NYC coronavirus tracers forbidden to ask patients if they attended George Floyd rallies

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The army of COVID-19 tracers in New York City, a one-time epicenter of the outbreak in the United States, has been forbidden to ask anyone testing positive for the disease if they recently attended any demonstrations related to the death of Minneapolis resident George Floyd.

And what’s more, the order appears to have come straight from Democratic Mayor Bill de Blasio’s office.

Avery Cohen, a spokesman for the mayor, told The City that if people wanted to volunteer information about their participation in recent rallies and demonstrations, they were free to do so. But the COVID-19 tracers were forbidden to ask anyone who tests positive for the disease the question.

Cohen said “no person will be asked proactively if they attended a protest,” adding: “If a person wants to proactively offer that information, there is an opportunity for them to do so.”

According to Townhall, questions that tracers are permitted to ask include whether positive patients live by themselves or with others and who they have come in contact with.

In addition, “other questions specifically look to assess the type of contact an individual may have had with others and where that location might be,” the site reported.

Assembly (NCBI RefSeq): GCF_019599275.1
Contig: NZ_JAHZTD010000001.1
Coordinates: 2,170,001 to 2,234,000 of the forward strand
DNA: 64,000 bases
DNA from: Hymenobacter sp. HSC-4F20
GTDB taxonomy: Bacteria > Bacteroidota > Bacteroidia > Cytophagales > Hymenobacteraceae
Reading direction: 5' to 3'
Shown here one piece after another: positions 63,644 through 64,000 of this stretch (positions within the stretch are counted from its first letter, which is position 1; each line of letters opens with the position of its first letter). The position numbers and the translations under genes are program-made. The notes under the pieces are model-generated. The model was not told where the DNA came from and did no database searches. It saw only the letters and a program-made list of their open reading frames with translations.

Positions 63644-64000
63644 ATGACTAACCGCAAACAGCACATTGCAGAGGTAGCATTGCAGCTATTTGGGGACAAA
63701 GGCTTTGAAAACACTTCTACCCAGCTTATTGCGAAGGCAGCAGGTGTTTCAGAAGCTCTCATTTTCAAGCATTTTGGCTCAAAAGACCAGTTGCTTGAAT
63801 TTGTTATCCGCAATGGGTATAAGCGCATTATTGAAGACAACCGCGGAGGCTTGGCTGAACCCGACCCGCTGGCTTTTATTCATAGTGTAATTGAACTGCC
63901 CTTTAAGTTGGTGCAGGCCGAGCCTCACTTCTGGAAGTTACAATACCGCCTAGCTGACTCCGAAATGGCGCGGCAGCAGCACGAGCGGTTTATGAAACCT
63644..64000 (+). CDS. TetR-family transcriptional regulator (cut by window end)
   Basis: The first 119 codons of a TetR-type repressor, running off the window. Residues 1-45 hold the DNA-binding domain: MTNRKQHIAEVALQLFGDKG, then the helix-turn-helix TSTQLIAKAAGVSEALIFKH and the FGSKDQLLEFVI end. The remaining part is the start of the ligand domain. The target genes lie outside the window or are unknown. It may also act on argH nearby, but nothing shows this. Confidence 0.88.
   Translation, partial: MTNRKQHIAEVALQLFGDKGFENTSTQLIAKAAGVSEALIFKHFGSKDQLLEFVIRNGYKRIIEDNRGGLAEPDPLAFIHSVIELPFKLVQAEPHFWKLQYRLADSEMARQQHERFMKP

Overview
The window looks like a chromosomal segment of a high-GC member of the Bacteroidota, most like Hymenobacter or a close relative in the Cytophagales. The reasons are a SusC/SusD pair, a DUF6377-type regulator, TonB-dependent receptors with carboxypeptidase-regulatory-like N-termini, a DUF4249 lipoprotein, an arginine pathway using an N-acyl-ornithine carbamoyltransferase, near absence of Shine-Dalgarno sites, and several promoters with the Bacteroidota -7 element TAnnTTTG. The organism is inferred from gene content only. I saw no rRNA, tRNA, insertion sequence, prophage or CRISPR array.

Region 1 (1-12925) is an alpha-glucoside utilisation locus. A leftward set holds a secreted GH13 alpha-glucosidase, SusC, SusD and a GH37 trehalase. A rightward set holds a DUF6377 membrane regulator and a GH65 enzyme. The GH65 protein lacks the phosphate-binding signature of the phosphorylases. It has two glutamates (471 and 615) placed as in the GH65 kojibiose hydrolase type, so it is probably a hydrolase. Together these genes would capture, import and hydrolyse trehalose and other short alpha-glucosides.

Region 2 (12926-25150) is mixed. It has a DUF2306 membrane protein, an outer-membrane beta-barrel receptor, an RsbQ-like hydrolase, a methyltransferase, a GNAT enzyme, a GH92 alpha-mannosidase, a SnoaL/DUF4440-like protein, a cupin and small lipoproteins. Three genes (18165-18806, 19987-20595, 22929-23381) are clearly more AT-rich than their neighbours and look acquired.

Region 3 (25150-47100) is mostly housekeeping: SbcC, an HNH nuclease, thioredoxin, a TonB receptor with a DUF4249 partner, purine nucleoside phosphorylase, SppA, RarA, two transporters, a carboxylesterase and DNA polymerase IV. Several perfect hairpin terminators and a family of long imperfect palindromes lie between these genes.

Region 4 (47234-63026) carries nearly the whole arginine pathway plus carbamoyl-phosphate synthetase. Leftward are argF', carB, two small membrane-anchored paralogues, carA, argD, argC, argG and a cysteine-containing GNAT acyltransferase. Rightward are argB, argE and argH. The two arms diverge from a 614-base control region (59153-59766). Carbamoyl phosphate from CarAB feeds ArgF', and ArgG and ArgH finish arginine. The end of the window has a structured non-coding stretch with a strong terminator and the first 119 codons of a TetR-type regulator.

But even though there are growing concerns among many Americans, especially those living in the Big Apple, that the recent demonstrations with their distinct lack of social distancing, are going to lead to massive spikes in positive cases — though that won’t necessarily translate into a large increase in coronavirus hospitalizations.

Interestingly, those concerns have also been expressed by de Blasio and New York Gov. Andrew Cuomo — though not specifically about increases in cases due to the protests.

Rather, they are now concerned — angry, even — that New Yorkers who have been pent up for months are ‘violating’ social distancing rules not to riot and burn businesses but to enjoy themselves at one.

“We have received 25,000 complaints of reopening violations. Bars or restaurants that violate the law can lose their liquor license,” Cuomo tweeted over the weekend. “People with open containers in the street can be fined. Police & protesters not wearing masks can be fined. Local gov’t must enforce the law.”

He added: The violation complaints are predominantly from Manhattan & the Hamptons. Lots of violations of social distancing, parties in the street, restaurants and bars ignoring laws. Enforce the law or there will be state action.”

Several people pointed out the hypocrisy of Cuomo’s warning, point out that he did not seem to have similar concerns when massive crowds gathered in recent days to commemorate Floyd.

Cuomo has also been criticized heavily for his order to place coronavirus patients in nursing homes, which many believe contributed to a higher COVID-19 death rate in the state. He eventually quietly rescinded the order, but only after thousands of people living in eldercare facilities had died from the virus.

As for contact tracing in general, the practice is controversial. Many Americans have been reluctant to give tracers too much information over concerns about privacy.

New York tracers, for instance, have discovered that persons who test positive for the disease have been reluctant to give up information about their contacts, according to the mayor’s office.

“Naturally, we have not been able to obtain all information from all positive cases, but engagement among those reached is high,” Cohen told The City.

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Jon Dougherty

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